The creation of the new CW and MyTV Networks promised to firmly establish a fifth and sixth network in American television, filling the roles that were once occupied by The WB and UPN respectively. Today with the advent of cable and satellite, networks are created and renamed with little consequence. However, there was once a time when the death of a single network signaled the end of an era, and set standards in American broadcasting for the next 50 years.

The Dumont Network, America’s first fourth television network, launched in the late 1940’s with a handful of stations across the country and very little programming. Dumont Laboratories, a popular television manufacturer of the day, launched the channel in hopes of breaking ground and attracting viewers with experimental programming. Unlike its’ competition, Dumont didn’t have a radio network or a staple of talent to draw from. In many cities, it didn’t even have a dedicated television station to air its’ programming.

Dumont Logo

In most cases, Dumont had to share time with other networks, and local affiliates cherry picked which of the two networks’ programs they would air. This in turn made the schedules for those stations completely erratic, and more often than the only Dumont programming that would find its way onto a shared schedule were sports broadcasts.

Thanks to a groundbreaking step by Dumont, these sports broadcasts, and other programs were aired live from the Midwest for the first time. Prior to that all live television broadcasts were only aired from the East Coast due to technological limitations. Dumont embraced this new technology and aired nearly every program they produced live, which became a staple for the network.

Not only did the Dumont Network break ground by pioneering new technology, but also in terms of programming. They developed the first television sitcom, ‘Mary Kay and Johnny,’ and the first network soap opera, ‘Faraway Hill.’ In addition, they originally aired ‘Cavalcade of Stars,’ a popular variety show whose comedy skits were the foundation of ‘The Honeymooners.’ Many of these shows were produced on the cheap to compensate for the network’s low advertising revenue. Dumont created business models for cheap programming that its’ competition would follow for decades.


Unfortunately, the network still suffered from a lack of dedicated stations to air their programming. In the early 1950’s the FCC prevented broadcast networks from launching or expanding, as literally thousands of companies attempted to flood the market to capitalize on the popularity of television. This left the two smaller existing networks, Dumont and ABC, struggling for both airtime and advertising revenue in the early part of the decade. ABC had staved off bankruptcy by merging with an offshoot of Paramount Studios, which provided Hollywood stars and connections that Dumont simply couldn’t compete with. Even their most popular stars, including Jackie Gleason or Morey Amsterdam, left for ABC and NBC, capitalizing on the success of their Dumont series.

With no other way to earn revenue, Dumont was finally forced to sell off the first of its’ three broadcast stations in 1955, and eventually signed off for good within a year. Those stations that had once aired Dumont programming were forced to change their line-ups, giving more airtime to competitors, and the growing market for local programming. It wasn’t until after Dumont had gone under that ABC was able to acquire enough broadcast stations and the “Big Three” dominance of American television was established.

Captain Video

Smaller, local broadcast networks eventually formed throughout the country as the FCC regulations began to ease up. UHF stations, which could only be accessed by more expensive television sets, provided an outlet for independent broadcasters hoping to provide more choices for the American television audience. It wasn’t until the formation of the FOX Network in 1986, that the country had its’ first viable fourth broadcast network since the death of Dumont 30 years earlier.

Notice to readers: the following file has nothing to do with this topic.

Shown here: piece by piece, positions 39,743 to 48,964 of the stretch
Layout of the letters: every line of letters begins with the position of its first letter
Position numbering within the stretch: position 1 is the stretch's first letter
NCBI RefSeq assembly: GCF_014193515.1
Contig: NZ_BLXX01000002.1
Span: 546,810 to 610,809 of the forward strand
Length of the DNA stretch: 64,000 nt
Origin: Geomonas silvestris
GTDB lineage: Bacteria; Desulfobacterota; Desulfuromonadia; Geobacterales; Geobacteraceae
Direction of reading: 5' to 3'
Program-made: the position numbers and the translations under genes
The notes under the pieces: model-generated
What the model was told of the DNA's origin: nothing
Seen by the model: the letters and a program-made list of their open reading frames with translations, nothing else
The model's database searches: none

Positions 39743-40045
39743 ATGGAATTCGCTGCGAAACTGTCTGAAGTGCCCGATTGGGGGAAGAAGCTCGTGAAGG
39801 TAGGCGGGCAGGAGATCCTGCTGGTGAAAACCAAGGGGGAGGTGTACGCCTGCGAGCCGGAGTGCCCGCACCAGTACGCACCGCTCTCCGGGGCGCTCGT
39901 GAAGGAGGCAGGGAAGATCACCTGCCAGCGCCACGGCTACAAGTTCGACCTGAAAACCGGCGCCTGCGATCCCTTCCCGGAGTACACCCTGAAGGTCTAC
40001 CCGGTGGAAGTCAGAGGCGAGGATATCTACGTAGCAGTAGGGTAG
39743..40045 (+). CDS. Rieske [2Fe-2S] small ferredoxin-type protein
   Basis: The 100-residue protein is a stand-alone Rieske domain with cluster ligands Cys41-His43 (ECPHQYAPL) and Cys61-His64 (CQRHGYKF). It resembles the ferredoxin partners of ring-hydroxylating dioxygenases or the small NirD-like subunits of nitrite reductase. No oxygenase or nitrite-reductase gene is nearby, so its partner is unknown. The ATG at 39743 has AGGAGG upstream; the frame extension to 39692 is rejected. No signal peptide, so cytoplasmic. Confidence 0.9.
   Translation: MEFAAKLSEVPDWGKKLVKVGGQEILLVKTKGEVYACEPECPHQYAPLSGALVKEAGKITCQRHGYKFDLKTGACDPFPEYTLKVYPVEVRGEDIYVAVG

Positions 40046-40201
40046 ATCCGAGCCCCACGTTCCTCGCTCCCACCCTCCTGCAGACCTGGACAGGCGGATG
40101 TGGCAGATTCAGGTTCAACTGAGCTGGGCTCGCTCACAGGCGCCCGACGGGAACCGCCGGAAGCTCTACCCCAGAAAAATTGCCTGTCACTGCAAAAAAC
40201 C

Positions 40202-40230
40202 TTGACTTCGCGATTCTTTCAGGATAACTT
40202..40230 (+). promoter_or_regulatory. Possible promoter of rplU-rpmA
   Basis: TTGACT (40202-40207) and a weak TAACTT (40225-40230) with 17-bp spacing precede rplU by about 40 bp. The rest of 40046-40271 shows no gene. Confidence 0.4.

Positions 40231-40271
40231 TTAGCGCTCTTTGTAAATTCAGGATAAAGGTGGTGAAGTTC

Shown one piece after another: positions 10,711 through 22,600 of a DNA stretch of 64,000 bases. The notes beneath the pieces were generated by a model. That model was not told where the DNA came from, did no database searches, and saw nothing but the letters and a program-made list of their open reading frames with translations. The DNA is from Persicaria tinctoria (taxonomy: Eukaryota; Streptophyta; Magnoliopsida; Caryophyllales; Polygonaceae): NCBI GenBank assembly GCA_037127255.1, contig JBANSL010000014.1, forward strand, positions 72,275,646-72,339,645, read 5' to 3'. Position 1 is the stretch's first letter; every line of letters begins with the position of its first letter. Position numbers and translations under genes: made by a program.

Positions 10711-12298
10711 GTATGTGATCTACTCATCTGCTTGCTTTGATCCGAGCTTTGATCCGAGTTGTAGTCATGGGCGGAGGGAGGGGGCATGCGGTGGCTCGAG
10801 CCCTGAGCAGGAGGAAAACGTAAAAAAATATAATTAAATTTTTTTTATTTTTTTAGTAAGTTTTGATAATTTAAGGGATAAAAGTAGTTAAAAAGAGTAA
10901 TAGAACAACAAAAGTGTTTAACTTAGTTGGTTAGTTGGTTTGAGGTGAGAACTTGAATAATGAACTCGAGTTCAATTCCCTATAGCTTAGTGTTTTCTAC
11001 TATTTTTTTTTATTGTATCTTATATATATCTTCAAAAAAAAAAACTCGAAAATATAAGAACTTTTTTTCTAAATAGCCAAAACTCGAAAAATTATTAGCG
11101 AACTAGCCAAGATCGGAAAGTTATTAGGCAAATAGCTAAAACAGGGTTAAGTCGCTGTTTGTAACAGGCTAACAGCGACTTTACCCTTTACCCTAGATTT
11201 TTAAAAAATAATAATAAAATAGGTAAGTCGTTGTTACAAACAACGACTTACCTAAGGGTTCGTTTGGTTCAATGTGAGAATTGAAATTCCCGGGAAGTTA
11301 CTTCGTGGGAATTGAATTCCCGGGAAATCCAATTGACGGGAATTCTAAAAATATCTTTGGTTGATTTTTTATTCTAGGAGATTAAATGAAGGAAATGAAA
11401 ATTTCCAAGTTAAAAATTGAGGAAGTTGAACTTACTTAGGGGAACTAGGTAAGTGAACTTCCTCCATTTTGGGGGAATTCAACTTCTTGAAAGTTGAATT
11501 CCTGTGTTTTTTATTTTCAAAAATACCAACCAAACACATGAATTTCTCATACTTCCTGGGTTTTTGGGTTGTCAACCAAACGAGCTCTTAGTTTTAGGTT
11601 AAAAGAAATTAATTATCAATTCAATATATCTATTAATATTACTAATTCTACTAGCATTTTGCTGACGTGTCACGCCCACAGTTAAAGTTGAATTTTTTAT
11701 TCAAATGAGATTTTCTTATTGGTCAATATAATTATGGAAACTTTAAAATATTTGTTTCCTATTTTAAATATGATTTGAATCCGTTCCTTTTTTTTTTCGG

Today Dumont’s legacy lives on not only in FOX, but in the new CW and My13 Networks as well. In fact, many of the stations that once carried Dumont’s programming 50 years ago are now CW and My13 affiliates. Unfortunately, very few copies of Dumont’s original programming still exist, and most are believed to have been destroyed or thrown away in the decades following the network’s demise.

Thanks to both the successes and failures of the Dumont Network the framework of American television was set for decades. Although their time was brief, it’s likely that in half a century scholars will be saying the same thing about the WB and UPN, networks which brought us such gems as ‘Homeboys from Outer Space’ and ‘Birds of Prey’.

Liberal Bias and Sesame Street

October 12, 2006

It’s not uncommon for me to spend a morning watching children’s programming. In fact, given how early I’ve been waking up lately, it’s become the norm.

The past few weeks Aaron has been waking up earlier and earlier, which means (of course) that he falls asleep earlier and earlier. This creates a dilemma for a night owl such as myself, since on an average night I pass out anywhere between midnight and three in the morning. In an effort to save my marriage I am trying not only to change a sleep schedule I’ve had established for years, but also my TV viewing habits as well.

Barring notable exceptions such as 9/11 or a Rocky and Bullwinkle marathon, there have been few occasions worth getting out of bed and watching television for. Morning news is usually generic fluff pieces poorly disguised as information, and everything else on the dial is a joke.

Campaign 96

I have fallen out of love with the various syndicated shows that litter morning TV schedules. If you see one episode of ‘People’s Court’ you’ve seen them all, and I can’t bring myself to watch trash like ‘Cheaters’ or ‘Eye for an Eye.’

With nowhere else to turn, I reluctantly turned towards children’s programming to keep me engaged during the early morning hours. It had been quite a while since I’ve watched Nick Jr., and for good reason. Aside from the obvious age difference, I feel like their programming panders to the audience, rather than make any attempt to educate. Mind you this isn’t any different than adult programming, but there should be some responsibility to teach America’s children more than the Spanish word for ‘backpack.’